Aug 20, 2016

Moore & Coulthart and... the lost Crowley

Detail from John Coulthart's illustration for the Crowley project.
The full illustration is available here.
In the past few days I found by chance on The Orphan site a reference to an Alan Moore's unrealized project to be illustrated by artist John Coulthart focused on... Aleister Crowley.
Surprised by the discover, I contacted Coulthart to know more about it. 
In the following you can read his feedback posted on this blog with the artist's permission. Thank you, John! :)

John Coulthart: The information about Alan's story that ended up on the web page was a little brief compared to the explanations I sent to Brendan via email. I've tracked down the details I wrote originally:

    This is something I was working on with Alan Moore in 1996 which Alan was forced to abandon. The impetus was that Creation Books were going to be doing an anthology of stories related to
Aleister Crowley. Alan was happy to give me the opportunity to illustrate it since our planned Yuggoth Cultures collaboration (also for Creation) fell apart after he left the MS in a London taxi. I forget the title of this story (I'll have to check all these details), it was an odd phrase from Crowley's The Book of the Law but Alan had seven sections planned with each section to be divided into a set number of paragraphs. I forget the number but each paragraph would contain exactly 156 words since 156 was the occult number--derived from Dr John Dee, I think--which formed the basis of the piece. Oh, I remember now...there were seven sections because that's a number of Babalon, the Scarlet Woman; Crowley called all his wives and mistresses Scarlet Women so each section would examine Crowley through the experience of a different woman. We only did the first part which concerns Crowley first wife, Rose Kelly, and their experiences in Cairo in 1904. Alan leant me his Franz von Bayros books since he wanted the art style to be in the manner of what he calls Von Bayros's "fractal pornography". The image is from a reduced photocopy of the very large ink drawing I made which to date has never been published anywhere. There are many Crowley-specific references encoded into it. The original is so large I'm not sure it would have made a good illustration, much of the detail would vanish. But I like the drawing even though it lacks the elegance of Von Bayros's style. That's always the problem with pastiche: you often capture the details but miss the essence of the artist's work.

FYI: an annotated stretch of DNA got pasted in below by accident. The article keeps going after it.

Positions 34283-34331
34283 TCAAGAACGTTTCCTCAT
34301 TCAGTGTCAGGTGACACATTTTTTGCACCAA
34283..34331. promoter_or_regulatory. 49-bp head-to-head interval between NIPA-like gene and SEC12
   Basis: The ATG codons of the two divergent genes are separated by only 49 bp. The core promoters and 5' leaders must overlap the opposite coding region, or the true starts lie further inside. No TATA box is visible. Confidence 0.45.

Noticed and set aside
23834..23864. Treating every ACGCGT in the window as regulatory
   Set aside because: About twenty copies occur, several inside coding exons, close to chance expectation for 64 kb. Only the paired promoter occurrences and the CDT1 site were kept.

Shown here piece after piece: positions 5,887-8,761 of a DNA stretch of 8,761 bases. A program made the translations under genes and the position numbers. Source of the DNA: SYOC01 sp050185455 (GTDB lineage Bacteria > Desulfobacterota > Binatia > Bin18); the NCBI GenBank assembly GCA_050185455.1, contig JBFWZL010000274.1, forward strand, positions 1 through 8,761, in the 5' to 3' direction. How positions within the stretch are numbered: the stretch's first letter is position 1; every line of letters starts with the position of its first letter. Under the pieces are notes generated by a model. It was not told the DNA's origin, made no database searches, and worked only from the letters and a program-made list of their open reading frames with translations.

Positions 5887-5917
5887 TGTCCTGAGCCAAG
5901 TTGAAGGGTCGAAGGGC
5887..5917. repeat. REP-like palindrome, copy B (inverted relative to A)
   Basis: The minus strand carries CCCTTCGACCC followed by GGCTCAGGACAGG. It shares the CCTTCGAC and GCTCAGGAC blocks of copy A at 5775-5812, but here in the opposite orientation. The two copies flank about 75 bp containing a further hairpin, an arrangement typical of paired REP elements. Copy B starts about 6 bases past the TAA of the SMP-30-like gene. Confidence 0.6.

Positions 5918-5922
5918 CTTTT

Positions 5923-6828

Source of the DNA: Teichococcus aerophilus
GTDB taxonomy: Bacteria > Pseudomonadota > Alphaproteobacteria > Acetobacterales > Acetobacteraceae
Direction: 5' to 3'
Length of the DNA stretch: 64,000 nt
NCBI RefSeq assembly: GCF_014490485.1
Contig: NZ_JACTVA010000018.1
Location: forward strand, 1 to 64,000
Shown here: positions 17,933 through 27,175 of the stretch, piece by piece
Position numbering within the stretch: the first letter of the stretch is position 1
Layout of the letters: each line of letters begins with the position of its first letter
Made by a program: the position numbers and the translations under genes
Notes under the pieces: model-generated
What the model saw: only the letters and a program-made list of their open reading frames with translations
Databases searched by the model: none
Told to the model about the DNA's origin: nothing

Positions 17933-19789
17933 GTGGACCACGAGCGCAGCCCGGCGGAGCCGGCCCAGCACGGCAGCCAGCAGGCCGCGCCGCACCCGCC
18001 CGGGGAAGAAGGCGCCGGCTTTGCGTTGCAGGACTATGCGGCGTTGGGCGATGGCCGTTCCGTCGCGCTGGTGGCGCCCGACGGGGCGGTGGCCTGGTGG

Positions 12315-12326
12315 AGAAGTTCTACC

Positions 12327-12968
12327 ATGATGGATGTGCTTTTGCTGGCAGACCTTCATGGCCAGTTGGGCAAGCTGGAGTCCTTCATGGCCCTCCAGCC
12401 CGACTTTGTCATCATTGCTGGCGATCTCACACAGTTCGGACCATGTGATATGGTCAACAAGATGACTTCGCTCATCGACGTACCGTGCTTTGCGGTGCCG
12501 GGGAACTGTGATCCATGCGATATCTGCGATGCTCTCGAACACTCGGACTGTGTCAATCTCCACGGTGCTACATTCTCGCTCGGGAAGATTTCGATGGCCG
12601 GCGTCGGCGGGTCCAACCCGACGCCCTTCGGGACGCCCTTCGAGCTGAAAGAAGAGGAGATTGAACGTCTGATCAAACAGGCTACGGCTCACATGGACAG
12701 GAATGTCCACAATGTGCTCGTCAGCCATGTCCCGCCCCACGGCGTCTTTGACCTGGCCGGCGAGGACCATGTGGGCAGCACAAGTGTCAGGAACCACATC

[...]

    If you need more detail about Alan's side of the story, I think the whole piece was going to be called "The ill-ordered house in the Victorious City", from Crowley's The Book of the Law. Seven is a number of Babalon, so too is the number 156. The 156th section of The Book of the Law (chapter III, para, 11) includes that phrase. Alan used the number 156 as a basis for the entire story to the extent of writing it in paragraphs of 156 words each. I forget how many paragraphs there were. This was obviously a difficult task which is one reason why the story didn't get finished. The central part of the drawing is contained by a grid of 156 squares.

    Another point: the Rose Kelly sequence is a nasty one--Crowley assaults his wife then forces her to look at the rotting corpse of their daughter. Although Alan only wrote this one section he said the subsequent sections would treat the women better, for their sake, not for Crowley's. The intention was to turn the spotlight from Crowley onto the women who gave him so much yet received little thanks in return. Rose Kelly ended up in an asylum.

I still have a fax or photocopy of the text somewhere, I think, although it's Alan's copyright, of course, so I can't do anything with it.